How To Use Swimming Pool Stain And Scale Remover
Pool Stain and Scale can really affect the health and look of your swimming pool, especially the tile and pool surface. Although they are different swimming pool issues, the cause and treatment for them are pretty similar.
Scaling occurs when calcium deposits are left on pool surfaces after water has evaporated. Scale usually starts to appear on your pool tile first, a white film on the tile making the tile appear faded. This develops a line of white or grey “scale” around the edge of your pool that can be difficult to remove. Scaling can also be seen when calcium deposits come out of suspension and can be seen floating in the pool. Scale on the pool surface can trap stains underneath, and generally results in a wide area of discoloration that will look like a grey rough area on light plastered pools. There are two types of scaling that pool owners have to battle. First one is Calcium Carbonate and the second is Calcium Silicate.
This type is white, flaky, and relatively easily removed by using a pumice stone, stain eraser, acid washing, or scale and stain remover. These products will be discussed below. To find out what type of scale you are dealing with, apply a small amount of muriatic acid on the scale. If it bubbles or foams at contact, then you are dealing with calcium carbonate.
This type is grayish-white, and is a lot harder to remove because this scale has been there for much longer. To find out what type of scale you are dealing with, use the same action as above. The difference here will be how the scale reacts to the acid. If there is little to no reaction to muriatic acid, then it is Calcium Silicate. The bad news is the only way to effectively remove this type of scale is with a pumice stone and some elbow grease. Or to save time and headaches, call a professional to help you.
Pool Scale Removal
A pumice stone is a coarse stone that can be used on ceramic tile or concrete surfaces to rub off both kinds of scale. It works very well, but wears down quickly. If you use a pumice stone, make sure to keep the stone and the surface you are cleaning wet at all times to prevent scratching.
Staining can be several colors and is caused by a chemical imbalance that reacts with the pool surface. There are two major types of stains that regularly occur in swimming pools. One is Organic and the other is Metallic.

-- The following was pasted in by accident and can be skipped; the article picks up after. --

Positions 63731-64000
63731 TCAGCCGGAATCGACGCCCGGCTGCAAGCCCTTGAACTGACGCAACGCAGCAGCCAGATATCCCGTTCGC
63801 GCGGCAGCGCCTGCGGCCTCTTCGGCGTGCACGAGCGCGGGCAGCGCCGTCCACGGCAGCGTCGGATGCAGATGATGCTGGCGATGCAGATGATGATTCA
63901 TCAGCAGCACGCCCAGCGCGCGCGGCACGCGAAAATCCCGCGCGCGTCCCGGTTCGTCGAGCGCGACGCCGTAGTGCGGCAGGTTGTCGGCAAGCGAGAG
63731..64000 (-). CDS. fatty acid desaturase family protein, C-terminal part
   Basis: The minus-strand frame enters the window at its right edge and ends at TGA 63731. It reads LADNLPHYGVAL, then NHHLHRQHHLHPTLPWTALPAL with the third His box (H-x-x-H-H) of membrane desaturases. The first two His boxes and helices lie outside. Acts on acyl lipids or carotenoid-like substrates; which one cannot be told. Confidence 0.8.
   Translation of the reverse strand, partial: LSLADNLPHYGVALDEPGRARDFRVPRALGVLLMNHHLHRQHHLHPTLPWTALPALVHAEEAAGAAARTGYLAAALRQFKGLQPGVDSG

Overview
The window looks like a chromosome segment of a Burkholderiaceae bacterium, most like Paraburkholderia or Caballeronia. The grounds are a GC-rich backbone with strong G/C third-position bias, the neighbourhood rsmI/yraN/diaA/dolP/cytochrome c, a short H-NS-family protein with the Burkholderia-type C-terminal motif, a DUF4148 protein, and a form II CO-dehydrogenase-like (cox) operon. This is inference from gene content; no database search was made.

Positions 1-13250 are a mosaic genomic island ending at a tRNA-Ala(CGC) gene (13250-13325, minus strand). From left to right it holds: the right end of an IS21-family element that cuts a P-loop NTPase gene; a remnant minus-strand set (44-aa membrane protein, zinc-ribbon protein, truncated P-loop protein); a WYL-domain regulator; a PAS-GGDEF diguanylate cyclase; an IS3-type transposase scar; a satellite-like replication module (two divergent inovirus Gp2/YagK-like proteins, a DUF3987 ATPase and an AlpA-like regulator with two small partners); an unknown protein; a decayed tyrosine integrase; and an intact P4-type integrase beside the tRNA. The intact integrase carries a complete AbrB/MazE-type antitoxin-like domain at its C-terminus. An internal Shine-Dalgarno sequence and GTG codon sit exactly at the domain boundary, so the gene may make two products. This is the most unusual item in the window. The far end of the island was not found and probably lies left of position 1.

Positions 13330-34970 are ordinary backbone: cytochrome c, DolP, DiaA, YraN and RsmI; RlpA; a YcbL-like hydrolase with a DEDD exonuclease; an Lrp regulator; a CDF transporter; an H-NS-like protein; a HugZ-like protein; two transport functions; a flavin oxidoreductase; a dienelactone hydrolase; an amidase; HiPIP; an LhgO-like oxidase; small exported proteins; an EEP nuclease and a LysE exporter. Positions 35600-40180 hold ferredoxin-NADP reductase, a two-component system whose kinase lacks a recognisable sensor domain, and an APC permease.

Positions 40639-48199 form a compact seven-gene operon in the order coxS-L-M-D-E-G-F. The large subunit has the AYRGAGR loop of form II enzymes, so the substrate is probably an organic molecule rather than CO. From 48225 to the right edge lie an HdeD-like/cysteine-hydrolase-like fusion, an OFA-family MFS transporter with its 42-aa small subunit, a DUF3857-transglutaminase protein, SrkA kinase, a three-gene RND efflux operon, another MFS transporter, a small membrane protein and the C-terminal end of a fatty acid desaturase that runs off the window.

Organic stains are from the elements like leaves, algae, or dirt that have been left in the pool for a long period of time. This can generally be cleaned by putting chlorine shock over the stain, then brushed with a stainless steel bristled brush. However, many organic stains, such as those caused by some types of algae, require more complex treatments including enzyme-based pool chemicals and/or metal-based algaecides.
Metallic stains are more difficult to remove. Stone water features, decking materials, plaster pool surfaces, pool chemicals, pool equipment, and lawn fertilizers are all potential sources of metal contamination. But most commonly metallic stains appear shortly after the PH is raised or when you add chlorine. Iron is pretty common in well water but rare in city water. Copper is in some algaecides, many “mineral” systems, and ionizers. If the PH in the pool goes below 7.0 for too long, copper can get into the water from a copper heat exchange coil, like the ones found in pool heaters.
Pool Stain Eraser
A stain eraser is twofold, not only works on stains but also on calcium carbonate as well. It can be attached to a tele-pole for convenient use too. There are multiple stain erasers available that will work on different surfaces.
Pool Stain and Scale Remover
This remover, which is safe for all surfaces, is added to the water slowly and wears away the stains and prevents calcium carbonate from coming out of suspension in your water. However, once the calcium is out of suspension, the only way to actually remove it is to allow your filter to take it out of the water.
It is important to keep the pH of the pool water at or below 7.6, as higher pH levels are scale-forming. The calcium hardness level should be kept below 500 parts per million to control as well. Pools with a calcium hardness level of 500 ppm or higher should always be treated routinely with Stain Stop to prevent scale formation. The pH of salt pool water is constantly on the rise. Salt pool owners should always to routinely clean to ward off scale formation, as well as prevent scale from forming on the cell unit. There are a few things to do in order to avoid having to acid wash or tile clean your pool. The best approach is to prevent scale and stains before they occur by regular water analysis, routine cleaning and brushing, correct water balance, and the regular use of preventative scale and stain chemicals. You can see that that prevention is really the best policy when it comes to scale!
If your fighting a losing battle against the scaling and stains in your pool, feel free to give us a call or visit our Pool Supply Warehouse store to speak with an expert.